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Coria launches Acanya Gel pump

BY Alaric DeArment

BRIDGEWATER, N.J. — A drug made by Coria Labs for treating acne now is available in a convenient, ready-to-use pump, the drug maker said Monday.

Coria announced the availability of the Acanya Gel (clindamycin phosphate and benzoyl peroxide) pump in the 1.2%/2.5% strength for acne vulgarism.

The drug is the only Food and Drug Administration-approved once-daily combination of an antibiotic and benzoyl peroxide for treating inflammatory and non-inflammatory acne, the company said.


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FDA approves generic versions of Zyprexa

BY Alaric DeArment

SILVER SPRING, Md. — The Food and Drug Administration has approved the first generic versions of two drugs made by Eli Lilly for treating schizophrenia and bipolar disorder, the agency said Monday.

The FDA announced the approval of generic olanzapine tablets and olanzapine orally disintegrating tablets, respectively generic versions of Lilly’s Zyprexa and Zyprexa Zydus. Dr. Reddy’s Labs and Teva Pharmaceuticals USA will manufacture olanzapine tablets, while Dr. Reddy’s, Apotex and Par Pharmaceuticals will manufacture the orally disintegrating version.

"The approval of generic olanzapine offers greater access to a widely used treatment for mental illness," FDA Office of Pharmaceutical Science deputy director Keith Webber said. "Having affordable treatment options is good for patients with long-term illnesses that must be carefully managed."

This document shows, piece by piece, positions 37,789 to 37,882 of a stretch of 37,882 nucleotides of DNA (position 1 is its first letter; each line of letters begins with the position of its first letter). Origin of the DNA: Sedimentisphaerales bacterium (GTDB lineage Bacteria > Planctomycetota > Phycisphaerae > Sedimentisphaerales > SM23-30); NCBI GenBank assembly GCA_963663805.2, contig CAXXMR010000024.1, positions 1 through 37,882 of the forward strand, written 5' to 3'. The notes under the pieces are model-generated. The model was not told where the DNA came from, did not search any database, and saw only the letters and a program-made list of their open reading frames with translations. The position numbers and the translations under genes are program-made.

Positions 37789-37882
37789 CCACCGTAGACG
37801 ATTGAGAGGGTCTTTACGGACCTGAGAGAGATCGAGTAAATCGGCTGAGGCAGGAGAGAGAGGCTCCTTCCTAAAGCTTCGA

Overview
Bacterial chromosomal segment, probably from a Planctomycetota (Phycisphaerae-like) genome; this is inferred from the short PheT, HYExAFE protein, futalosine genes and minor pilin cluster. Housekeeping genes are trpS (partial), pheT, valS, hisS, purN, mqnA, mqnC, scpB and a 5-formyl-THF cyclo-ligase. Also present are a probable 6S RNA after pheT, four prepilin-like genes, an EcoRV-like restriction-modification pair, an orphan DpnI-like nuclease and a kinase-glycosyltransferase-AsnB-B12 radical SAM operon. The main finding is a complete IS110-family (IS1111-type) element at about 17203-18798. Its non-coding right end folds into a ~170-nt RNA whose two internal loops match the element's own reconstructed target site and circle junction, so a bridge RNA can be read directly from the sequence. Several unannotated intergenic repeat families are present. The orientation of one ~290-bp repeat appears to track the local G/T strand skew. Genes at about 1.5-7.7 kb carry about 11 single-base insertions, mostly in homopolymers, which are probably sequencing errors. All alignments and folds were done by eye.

On Thursday, Prasco Labs announced that it would partner with Lilly to make authorized generic versions of Zyprexa and Zyprexa Zydus, scheduled to launch at the same time as the generic versions. An authorized generic drug is the branded drug marketed under its generic name at a reduced price.


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CMS needs fair definition of AMP

BY Rob Eder

WHAT IT MEANS AND WHY IT’S IMPORTANT — When CMS withdrew its proposed AMP rule about a year ago, it should have included the sections pertaining to how federal upper limits were calculated — that is, assuming you are using AMP to come up with those FULs. That’s a pretty good argument for throwing out the draft FULs CMS published last week. How can you solve X plus no less than 175% if you’re not really settled on what X equals?

(THE NEWS: NACDS expresses concerns with new FUL list for pharmacy Medicaid reimbursement. For the full story, click here)

That’s a problem because smaller, independent pharmacies could be facing reimbursement cuts of up to 38% to 44%, according to the National Community Pharmacists Association. And its not just mom and pop shops that lack the buying power of a big chain — according to NCPA, the typical independent’s average acquisition costs are about 25% to 50% higher than the average publicly held pharmacy chain — that would get hurt by all this. "After a comprehensive analysis, one [National Association of Chain Drug Stores] member company found that more than half of the draft FULs were below the pharmacy’s cost to acquire these products from a wholesaler," NACDS noted in a Oct. 21 letter to CMS.

First, CMS needs to settle on a fair definition of AMP is before it can determine the minimum amount it will pay pharmacies to dispense drugs to Medicaid patients. According to analysis conducted by Pembroke Consulting, nearly two-thirds of the drugs published in the original AMP data, were being sold by their manufacturers for less than 25 cents a pill — 175% up 25 cents or less doesn’t add up to what a pharmacy will pay for that pill.

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